His family took us to his grave site.
“He was killed for man’s freedom” reads the epitaph on his head stone which is marred by holes. The holes are from bullets. His family decided to leave the bullet marks to remind themselves and others that racism and violence continue to disrupt their lives to this day.
Amidst the grief and anger at Jimmie Lee’s death, the march to Montgomery was planned. Martin Luther King put out a call to clergy about the march from Selma to Montgomery. James Reeb was one of more than 300 Unitarian Universalist ministers to respond to the call. (Fraters Gaines, Greeley, and Woodman were among them, along with now deceased or former Fraters: Eugene Adams, David Cole, John Cummins, Harmon Gehr, Gordon McKeeman, and Rudy Nemser).
With two colleagues – one of whom was on the pilgrimage with us – Reeb ate a soul food dinner at Walker’s Café, a place that was still segregated. As the ministers headed back to their rooms, someone “landed a pipe or club on James Reeb’s head, knocking him to the ground.” Clark Olsen, who was also struck, told us about that night, as they tried to get Reeb some help, first from a black Selma doctor, and then at University Hospital in Birmingham where he was admitted four hours after the attack. He died two days later of a skull fracture and blood clot. Clark Olsen was the last person to talk with him, holding his hand, while sitting at his bedside.
Reeb’s “death so shocked the country and the U.S. Congress that President Johnson sent the Voting Rights Act to Congress within days.” Dr. King declined an invitation to Washington to support the Voting Rights Act. Instead, he gave the eulogy, at Reeb’s funeral. President Johnson sent yellow roses and flew Mrs. Reeb down to Selma on a government jet. (“James Reeb and the Call to Selma,” UUA website) This was not standard treatment for any of the black activists who had been killed, including Jimmie Lee Jackson who had been murdered only two weeks earlier. It highlighted the inequity that prevailed among those working together in the name of civil rights for all. That white lives mattered more was certainly noted by the other activists.
The site where Reeb was attacked became a sort of shrine to his memory. There is a monument and plaque dedicated to him, and his face is painted into a mural on the building next to it.
Frater Gaines was ordained into the Universalist ministry two or three weeks before the merger. He recalls that his participation in the march was not met with uniform enthusiasm back home in Milford, New Hampshire. While he was away, “some members were calling a church meeting to discuss (his) ministry. When all gathered, the church moderator, a six foot three retired colonel from the Air Force called the meeting to order. He then said ‘If we Unitarians believe we have the right to think for ourselves and the freedom of conscience, then our minister does to. Meeting is adjourned.’” (personal email message from Chuck Gaines, January 2, 2018)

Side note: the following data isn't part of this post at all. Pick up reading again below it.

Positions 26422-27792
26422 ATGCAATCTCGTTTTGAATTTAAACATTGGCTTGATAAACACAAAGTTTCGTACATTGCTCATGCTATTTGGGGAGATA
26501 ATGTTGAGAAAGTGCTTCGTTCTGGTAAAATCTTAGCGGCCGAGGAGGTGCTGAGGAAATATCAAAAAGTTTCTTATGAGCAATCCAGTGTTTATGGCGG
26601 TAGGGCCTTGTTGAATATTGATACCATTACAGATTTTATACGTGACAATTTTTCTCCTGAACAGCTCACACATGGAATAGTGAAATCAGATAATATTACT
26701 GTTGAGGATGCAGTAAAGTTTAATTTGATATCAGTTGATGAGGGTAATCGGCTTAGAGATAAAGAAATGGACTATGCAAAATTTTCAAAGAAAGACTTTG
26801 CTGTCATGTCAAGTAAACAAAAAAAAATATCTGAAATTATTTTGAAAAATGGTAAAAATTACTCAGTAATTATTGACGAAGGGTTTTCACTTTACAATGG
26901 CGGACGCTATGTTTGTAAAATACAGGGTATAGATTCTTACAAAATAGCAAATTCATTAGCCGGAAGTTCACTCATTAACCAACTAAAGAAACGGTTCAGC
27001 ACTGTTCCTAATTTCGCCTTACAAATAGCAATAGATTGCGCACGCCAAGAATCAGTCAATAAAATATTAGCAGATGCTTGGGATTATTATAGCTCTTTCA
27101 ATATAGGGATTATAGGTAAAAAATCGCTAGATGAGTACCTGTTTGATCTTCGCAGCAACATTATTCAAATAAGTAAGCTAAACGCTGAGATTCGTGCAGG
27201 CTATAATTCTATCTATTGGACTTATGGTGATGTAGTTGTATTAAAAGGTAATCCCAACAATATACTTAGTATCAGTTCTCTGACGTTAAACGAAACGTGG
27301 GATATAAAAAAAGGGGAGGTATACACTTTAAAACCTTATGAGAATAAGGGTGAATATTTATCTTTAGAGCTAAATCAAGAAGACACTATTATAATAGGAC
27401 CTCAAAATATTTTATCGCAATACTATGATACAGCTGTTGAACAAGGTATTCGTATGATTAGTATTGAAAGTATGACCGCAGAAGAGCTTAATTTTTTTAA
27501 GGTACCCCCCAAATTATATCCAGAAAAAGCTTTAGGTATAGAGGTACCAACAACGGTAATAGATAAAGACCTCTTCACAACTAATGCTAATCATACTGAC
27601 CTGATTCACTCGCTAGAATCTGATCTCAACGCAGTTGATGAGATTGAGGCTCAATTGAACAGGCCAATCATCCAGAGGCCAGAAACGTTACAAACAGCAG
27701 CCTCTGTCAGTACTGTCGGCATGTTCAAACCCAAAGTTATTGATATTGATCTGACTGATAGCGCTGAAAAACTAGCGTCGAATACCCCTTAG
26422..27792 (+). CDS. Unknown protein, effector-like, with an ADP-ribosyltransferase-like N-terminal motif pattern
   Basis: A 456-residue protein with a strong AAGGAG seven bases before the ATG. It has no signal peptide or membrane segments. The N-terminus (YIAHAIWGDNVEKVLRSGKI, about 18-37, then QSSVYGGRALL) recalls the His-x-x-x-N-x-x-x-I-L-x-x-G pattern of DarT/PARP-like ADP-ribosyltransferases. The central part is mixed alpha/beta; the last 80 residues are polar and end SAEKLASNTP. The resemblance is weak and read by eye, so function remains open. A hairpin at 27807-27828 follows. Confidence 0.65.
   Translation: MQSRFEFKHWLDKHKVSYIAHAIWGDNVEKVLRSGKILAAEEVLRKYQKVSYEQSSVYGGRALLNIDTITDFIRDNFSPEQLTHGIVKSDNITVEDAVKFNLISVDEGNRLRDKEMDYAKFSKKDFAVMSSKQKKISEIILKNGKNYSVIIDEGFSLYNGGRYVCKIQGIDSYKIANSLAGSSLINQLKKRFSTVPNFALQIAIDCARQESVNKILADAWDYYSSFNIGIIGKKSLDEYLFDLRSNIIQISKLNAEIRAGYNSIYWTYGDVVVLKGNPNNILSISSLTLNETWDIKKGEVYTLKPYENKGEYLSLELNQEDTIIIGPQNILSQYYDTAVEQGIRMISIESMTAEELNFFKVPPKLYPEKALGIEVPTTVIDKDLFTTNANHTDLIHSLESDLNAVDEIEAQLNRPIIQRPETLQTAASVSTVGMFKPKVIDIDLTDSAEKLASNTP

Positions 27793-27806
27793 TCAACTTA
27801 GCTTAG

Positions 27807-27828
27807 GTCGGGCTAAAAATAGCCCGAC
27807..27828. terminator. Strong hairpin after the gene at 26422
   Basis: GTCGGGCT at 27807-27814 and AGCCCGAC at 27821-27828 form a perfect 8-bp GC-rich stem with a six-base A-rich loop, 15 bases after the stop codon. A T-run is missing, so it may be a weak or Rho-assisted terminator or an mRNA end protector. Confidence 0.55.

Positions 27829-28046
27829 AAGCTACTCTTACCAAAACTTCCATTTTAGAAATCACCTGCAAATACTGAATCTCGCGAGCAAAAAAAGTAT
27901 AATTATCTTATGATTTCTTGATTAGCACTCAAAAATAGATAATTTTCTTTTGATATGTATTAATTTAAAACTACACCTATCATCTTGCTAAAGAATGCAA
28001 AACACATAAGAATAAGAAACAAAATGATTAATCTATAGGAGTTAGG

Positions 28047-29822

In Mississippi we walked through some neighborhoods that had been the site of much of the violence. That they had been “restored” to the extent that they were was due only to the residents who wanted something better for their children. Despite the fact that they were still living in poverty, the residents invested themselves in the community – for the sake of the children. A cultural center started by local artists offered art classes in various mediums, as well as those in drumming and dance, all of which aimed to build self-esteem in the youth and give them an alternative to drugs and violence. The Center turned out to be a sign of hope in an otherwise distressed residential area.
Since participating in the Pilgrimage, I have traveled to South Africa. The similarity in the experience of black South Africans under apartheid, and that of the people we met on the Pilgrimage sometimes conflate in my memory.When I walked in one of the “old” Districts in Cape Town, South Africa, I had a feeling of déjà vu as I recognized the same signs – a cultural center staffed by artists/teachers and even poorer living conditions in the surrounding neighborhood. If I hadn’t realized it before, it became clear that universally, the darker one’s skin – the less people counted as full human beings.
The post-apartheid experience in South Africa is a teachable moment for us in the United States. When Nelson Mandela negotiated the “end” of apartheid after his release from prison, his goal was reconciliation. He did not seek reparation for the conditions to which his constituents were subjected for almost fifty years. Many of the locals felt betrayed by Mandela who they believed had sold them out. Reconciliation was premature. Extreme poverty still exists, as do the divisions between the Afrikaans and black South Africans.